Home‎ > ‎

20% Time

3M started it in the 1950's with their 15% Project.  The result?  Post-its and masking tape.  Google is credited for making the 20% Project what it is today.  Google asks its employees to spend 20% of their time at Google to work on a pet project...a project that their job description doesn't cover.  As a result of the 20% Project at Google, we now have Gmail, AdSense, Google News, and my favorite, the Google Teacher Academy. Using 20 Time in the workplace allows innovative ideas and projects to flourish and/or fail without the bureaucracy of committees and budgets.

The Rules
  1. You will spend 20% of our class time, or every Friday, working on what we'll call 20 Time.
  2. You may work alone or with a small group.
    • Decide carefully.  If you choose a small group, you will have to compromise with your group and deal with other personalities.  If you work alone, you have complete autonomy but you are responsible for the outcome.
    • Is this person a worker or floater?
    • Can I get along with this person for the entire semester?
    • Is this person going to keep on track or distract me?
    • This is not about hanging out with friends,but making something really cool.
  3. Choose a project that is new to you and something you wouldn’t normally do in another academic class.
    • If you are stuck, do some research on other educational 20% projects and take another look at what Google has done. Consider projects that could have widespread benefit to our school as a whole. Look for problems in our school that could use a solution.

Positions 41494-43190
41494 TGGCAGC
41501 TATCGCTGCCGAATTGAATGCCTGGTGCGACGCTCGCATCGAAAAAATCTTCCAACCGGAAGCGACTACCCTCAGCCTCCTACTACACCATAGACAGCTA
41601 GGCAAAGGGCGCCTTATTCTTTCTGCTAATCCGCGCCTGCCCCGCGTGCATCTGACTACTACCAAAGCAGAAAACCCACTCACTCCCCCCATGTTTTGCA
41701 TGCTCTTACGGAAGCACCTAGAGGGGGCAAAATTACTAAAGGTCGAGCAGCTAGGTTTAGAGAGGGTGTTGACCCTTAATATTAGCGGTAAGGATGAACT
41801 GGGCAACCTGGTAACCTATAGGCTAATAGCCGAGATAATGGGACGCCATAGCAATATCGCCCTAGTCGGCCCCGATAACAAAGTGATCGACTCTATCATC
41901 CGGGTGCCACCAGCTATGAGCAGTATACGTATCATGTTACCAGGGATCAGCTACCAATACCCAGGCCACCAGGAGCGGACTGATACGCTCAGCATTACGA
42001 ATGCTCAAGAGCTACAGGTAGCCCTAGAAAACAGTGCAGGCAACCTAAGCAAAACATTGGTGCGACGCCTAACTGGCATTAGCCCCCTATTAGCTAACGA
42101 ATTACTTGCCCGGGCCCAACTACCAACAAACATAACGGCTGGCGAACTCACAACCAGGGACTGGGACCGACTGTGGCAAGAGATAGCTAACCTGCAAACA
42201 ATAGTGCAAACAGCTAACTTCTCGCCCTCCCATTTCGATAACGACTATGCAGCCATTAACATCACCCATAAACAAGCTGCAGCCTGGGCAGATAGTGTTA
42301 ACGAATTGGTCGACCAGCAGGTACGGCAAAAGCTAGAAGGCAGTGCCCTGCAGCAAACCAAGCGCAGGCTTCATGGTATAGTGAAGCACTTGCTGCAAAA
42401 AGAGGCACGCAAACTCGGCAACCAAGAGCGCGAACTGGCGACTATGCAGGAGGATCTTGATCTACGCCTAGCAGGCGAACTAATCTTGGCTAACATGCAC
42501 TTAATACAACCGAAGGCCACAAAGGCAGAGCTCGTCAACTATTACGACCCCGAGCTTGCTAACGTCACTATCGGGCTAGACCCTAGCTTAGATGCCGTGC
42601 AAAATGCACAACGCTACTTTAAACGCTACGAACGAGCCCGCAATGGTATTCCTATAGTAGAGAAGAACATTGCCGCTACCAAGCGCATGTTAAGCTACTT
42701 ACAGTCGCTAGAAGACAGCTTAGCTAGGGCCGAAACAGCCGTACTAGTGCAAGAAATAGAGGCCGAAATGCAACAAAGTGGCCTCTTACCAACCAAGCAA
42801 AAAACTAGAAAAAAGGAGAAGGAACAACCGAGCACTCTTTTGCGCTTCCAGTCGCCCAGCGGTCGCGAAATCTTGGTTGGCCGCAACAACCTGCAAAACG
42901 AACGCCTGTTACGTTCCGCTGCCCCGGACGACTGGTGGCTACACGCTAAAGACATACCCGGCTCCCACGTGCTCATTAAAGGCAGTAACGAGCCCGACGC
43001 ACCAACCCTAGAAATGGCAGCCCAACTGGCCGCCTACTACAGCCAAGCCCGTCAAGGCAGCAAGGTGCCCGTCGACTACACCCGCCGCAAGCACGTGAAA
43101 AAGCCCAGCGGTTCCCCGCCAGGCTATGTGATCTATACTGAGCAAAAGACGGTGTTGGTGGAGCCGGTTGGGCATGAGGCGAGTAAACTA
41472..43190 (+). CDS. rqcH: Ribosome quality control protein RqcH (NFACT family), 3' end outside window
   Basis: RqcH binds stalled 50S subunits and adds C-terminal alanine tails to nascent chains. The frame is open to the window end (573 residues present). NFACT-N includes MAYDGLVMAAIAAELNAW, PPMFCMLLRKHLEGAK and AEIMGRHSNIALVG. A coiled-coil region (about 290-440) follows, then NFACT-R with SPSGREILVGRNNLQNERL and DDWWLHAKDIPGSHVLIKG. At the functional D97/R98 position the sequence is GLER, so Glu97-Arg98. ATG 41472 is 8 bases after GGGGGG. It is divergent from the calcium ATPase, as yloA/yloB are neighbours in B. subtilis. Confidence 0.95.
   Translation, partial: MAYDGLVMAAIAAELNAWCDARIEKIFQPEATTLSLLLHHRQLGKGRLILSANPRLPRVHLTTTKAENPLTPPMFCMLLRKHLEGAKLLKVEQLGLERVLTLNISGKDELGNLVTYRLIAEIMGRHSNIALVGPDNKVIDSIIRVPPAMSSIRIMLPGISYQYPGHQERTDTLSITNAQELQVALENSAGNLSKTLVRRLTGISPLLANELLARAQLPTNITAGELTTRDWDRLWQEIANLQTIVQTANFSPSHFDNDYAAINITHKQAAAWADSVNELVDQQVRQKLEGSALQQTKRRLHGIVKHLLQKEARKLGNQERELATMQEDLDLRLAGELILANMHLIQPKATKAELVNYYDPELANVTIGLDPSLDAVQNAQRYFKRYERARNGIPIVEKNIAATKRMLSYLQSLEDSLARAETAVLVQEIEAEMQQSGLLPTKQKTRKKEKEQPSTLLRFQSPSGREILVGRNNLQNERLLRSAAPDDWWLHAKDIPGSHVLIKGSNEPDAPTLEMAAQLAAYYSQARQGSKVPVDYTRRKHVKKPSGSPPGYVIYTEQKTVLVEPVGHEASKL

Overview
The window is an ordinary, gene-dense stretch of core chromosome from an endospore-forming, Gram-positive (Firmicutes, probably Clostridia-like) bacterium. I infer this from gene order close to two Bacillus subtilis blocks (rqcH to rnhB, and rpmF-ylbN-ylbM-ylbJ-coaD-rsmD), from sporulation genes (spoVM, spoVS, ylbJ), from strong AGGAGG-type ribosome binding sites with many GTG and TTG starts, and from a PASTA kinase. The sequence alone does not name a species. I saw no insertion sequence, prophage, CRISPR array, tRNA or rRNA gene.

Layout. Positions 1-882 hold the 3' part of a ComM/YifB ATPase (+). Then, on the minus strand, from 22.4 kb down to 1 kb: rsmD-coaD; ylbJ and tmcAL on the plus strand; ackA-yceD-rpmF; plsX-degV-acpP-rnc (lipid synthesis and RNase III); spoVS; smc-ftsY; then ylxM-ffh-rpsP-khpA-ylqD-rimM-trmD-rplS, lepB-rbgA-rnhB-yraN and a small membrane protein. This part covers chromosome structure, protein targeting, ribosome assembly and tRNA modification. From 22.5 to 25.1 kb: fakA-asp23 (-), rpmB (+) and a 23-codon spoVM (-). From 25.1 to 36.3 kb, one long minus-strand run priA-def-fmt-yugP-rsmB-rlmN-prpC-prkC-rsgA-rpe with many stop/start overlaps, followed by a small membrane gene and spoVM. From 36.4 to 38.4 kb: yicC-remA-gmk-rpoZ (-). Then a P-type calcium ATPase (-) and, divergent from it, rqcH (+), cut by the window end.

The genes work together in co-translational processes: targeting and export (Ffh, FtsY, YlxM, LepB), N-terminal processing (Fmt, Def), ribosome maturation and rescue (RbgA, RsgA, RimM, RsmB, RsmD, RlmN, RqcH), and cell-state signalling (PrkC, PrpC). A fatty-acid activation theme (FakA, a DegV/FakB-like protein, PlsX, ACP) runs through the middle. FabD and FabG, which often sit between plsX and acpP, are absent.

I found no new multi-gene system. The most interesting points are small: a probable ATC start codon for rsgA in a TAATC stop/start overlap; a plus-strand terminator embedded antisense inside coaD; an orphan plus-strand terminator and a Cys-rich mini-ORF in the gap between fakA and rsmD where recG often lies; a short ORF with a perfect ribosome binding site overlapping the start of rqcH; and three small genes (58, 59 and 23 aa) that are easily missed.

4. You must produce a product or achieve some sort of goal.
  5. Write up a proposal and pitch it to the rest of the class that includes a purpose, audience, timeline, and resources you will need to complete the project.  You will present your pitch in a "science-fair"-type presentation in front of other students, teachers, and community members.
  6. Choose an adult to be your official mentor.  I am an English teacher, I do not have a lot of experience with some of the projects you might choose.
  7. Reflect on the process each week on a personal blog (Your Google Site).
  8. If, at any moment, you feel lost, overwhelmed, or uninspired, you must set a meeting with me to find a solution.
  9. At the end of the year, you will present your project and reflect on the process in a five-minute TED-style talk.
  10. Failure is an option.  Simply learning from your mistakes teaches you a lot.